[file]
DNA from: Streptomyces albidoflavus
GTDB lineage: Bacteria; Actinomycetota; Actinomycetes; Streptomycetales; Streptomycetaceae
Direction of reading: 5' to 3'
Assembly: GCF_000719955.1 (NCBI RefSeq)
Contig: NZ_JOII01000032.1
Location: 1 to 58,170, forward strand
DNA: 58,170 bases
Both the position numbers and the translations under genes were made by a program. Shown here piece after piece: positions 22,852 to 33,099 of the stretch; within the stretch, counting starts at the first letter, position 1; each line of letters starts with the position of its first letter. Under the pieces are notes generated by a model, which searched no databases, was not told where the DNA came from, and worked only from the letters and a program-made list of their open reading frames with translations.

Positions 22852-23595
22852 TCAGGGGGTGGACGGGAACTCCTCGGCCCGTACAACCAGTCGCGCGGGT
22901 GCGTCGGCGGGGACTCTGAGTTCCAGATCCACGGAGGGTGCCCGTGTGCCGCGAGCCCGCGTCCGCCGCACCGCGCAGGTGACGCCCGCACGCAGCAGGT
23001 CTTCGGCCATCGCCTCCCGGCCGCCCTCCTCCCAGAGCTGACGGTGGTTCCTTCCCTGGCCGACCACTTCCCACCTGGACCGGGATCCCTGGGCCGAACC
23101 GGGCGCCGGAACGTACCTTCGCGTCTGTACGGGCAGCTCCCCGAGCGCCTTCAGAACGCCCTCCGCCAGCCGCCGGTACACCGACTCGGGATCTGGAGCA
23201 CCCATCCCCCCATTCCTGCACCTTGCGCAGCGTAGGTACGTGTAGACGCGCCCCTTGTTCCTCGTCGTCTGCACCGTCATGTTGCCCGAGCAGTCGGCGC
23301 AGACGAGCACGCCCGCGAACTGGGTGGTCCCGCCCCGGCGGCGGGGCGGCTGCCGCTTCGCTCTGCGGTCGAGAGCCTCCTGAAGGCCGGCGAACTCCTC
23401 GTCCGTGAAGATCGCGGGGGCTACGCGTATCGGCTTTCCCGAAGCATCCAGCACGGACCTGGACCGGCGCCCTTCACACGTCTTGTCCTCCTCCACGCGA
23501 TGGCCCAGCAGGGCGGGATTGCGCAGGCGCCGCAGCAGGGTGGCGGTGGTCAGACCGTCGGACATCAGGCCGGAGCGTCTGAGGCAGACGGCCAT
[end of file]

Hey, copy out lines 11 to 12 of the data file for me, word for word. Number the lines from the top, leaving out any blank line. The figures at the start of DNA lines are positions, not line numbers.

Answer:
22901 GCGTCGGCGGGGACTCTGAGTTCCAGATCCACGGAGGGTGCCCGTGTGCCGCGAGCCCGCGTCCGCCGCACCGCGCAGGTGACGCCCGCACGCAGCAGGT
23001 CTTCGGCCATCGCCTCCCGGCCGCCCTCCTCCCAGAGCTGACGGTGGTTCCTTCCCTGGCCGACCACTTCCCACCTGGACCGGGATCCCTGGGCCGAACC